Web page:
Procedures exist so that you avoid repeating the accidents of others.
The high rate of helicopter flight–related mishaps in recent years is alarming. Yet, despite endless preaching and PowerPoint presentations, pilots continue to power perfectly good helicopters into the dirt.
Instead of telling you about why it’s important to fly safe, I’m going to ask you to focus on how to be safe. Here’s the secret: stop letting external factors influence your actions, properly weigh the risks before starting the engine(s), and most importantly—follow procedures!
It seems pilots and maintainers often fail to follow procedures, sometimes intentionally. This is referred to as procedural (intentional) noncompliance, or PiNC.
You can begin to see the severity of the problem when you consider the Boeing Commercial Airplane Group’s analysis of commercial jet airplane hull loss statistics from 1982–91.(1) “Boeing claimed that flying pilot adherence to procedures could have prevented 50 percent of the 232 fatal hull losses in that ten-year period.” Boeing further concluded that this figure would have been higher if the nonflying pilot’s failure to comply with procedures was included.
Procedures for checking aviation weather and filing flight plans are clearly delineated in FAA regulations. Yet, according to 2016 research, weather was a cause or contributing factor in 35 percent of fatal GA accidents, of which 60 percent occurred while instrument meteorological conditions were present.(2) How many of these mishaps could have been avoided if pilots had simply followed procedures?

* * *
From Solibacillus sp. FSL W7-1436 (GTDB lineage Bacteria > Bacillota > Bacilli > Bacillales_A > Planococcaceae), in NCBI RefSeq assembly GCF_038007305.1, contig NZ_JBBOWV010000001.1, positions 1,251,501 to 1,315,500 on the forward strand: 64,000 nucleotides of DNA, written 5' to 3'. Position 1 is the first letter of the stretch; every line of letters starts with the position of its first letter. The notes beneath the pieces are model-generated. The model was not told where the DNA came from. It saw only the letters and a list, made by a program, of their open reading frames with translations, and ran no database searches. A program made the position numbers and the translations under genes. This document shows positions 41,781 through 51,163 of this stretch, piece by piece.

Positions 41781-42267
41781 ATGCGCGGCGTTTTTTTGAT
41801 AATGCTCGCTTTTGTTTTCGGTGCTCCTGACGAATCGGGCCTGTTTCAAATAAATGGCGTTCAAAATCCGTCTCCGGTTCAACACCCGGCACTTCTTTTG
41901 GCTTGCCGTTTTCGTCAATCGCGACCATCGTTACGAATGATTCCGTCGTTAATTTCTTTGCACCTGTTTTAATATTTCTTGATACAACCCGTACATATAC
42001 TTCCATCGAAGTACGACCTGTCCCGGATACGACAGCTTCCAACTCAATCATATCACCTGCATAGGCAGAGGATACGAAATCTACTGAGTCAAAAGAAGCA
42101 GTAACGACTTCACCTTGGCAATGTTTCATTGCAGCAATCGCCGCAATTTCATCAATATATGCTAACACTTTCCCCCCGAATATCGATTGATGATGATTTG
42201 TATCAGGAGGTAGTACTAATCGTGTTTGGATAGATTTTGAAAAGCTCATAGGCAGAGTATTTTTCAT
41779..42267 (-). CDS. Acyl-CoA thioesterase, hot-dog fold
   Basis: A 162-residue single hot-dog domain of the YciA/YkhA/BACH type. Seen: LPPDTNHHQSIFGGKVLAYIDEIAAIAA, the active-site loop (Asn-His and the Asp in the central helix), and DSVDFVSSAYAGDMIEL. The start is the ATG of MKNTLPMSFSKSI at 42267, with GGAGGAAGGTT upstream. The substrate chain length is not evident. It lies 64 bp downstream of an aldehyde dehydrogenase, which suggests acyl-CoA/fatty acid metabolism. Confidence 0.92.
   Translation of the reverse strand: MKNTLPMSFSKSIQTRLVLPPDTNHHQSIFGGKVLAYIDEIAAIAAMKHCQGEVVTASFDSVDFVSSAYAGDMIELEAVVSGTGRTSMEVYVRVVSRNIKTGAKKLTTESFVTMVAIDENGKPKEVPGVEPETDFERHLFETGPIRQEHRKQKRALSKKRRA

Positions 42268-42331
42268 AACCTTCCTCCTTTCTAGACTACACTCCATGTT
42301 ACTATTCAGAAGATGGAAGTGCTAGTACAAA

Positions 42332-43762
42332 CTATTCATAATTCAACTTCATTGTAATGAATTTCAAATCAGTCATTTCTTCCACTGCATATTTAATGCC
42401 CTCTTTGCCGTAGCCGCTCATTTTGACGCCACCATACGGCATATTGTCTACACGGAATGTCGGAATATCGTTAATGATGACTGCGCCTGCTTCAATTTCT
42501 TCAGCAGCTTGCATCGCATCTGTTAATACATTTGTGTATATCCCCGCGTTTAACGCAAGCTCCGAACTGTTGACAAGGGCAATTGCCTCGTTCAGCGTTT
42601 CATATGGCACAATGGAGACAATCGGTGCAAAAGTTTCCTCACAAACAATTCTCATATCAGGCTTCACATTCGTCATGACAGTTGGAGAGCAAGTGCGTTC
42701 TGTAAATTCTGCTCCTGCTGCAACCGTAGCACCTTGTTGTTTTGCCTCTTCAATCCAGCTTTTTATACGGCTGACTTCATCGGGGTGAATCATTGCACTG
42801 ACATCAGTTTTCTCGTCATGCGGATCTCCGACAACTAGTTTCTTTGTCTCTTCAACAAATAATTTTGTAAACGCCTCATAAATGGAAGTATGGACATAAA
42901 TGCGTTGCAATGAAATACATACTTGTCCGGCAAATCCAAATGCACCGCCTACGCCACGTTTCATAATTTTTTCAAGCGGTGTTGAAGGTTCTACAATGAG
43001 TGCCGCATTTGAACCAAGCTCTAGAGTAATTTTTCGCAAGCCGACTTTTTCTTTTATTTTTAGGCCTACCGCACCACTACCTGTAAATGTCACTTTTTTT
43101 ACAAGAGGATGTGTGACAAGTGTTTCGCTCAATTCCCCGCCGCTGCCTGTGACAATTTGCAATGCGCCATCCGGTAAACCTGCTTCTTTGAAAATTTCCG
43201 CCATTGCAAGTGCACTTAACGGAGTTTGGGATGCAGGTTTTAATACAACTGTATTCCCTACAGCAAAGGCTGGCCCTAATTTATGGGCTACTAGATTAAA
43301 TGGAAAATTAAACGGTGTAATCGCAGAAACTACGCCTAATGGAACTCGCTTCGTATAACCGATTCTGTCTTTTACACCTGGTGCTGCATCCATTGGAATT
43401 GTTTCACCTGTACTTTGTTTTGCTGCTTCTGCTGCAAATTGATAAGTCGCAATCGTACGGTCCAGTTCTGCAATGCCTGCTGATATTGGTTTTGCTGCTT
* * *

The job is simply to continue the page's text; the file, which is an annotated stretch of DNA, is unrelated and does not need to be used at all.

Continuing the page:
In 2006, Australia’s Civil Aviation Safety Authority (CASA) went so far as to write letters to all Australian pilots about their lack of adherence to mandatory procedures. The Australian regulator stated that flight crews “may also attempt non-standard procedures because they mistakenly believe they are safer than the approved, and legally mandatory, procedures.”(3) Ignoring procedures so that you can be safer runs counter to the common maxim that aviation regulations are written in blood—the regulations and the procedures they mandate exist precisely to prevent or avoid unsafe conditions.
This ROTOR features the debut appearance of a regular department: Recent Accidents & Incidents. In this issue, we list 43 rotary-wing accidents and incidents that have occurred between July 1, 2018, and September 30, 2018. Forty-three—in only three months! And that list draws mostly from the United States (although we will add coverage of other countries in the future).
In future columns, I and other writers will discuss additional ways to fly safe. But in the meantime, do yourself (and those you fly with) a favor: follow procedures!
1. Graeber and Moodi, “Understanding flight crew adherence to procedures: The procedural event analysis too (PEAT);” 1998.
2. Andrew J. Fultz & Walker S. Ashley. Physical Geography, 2016. “Fatal weather-related general aviation accidents in the United States.” http://dx.doi.org/10.1080/02723646.2016.1211854.
3. CASA warns pilots: It’s deadly to ignore procedures; 26 June 2006; CASA.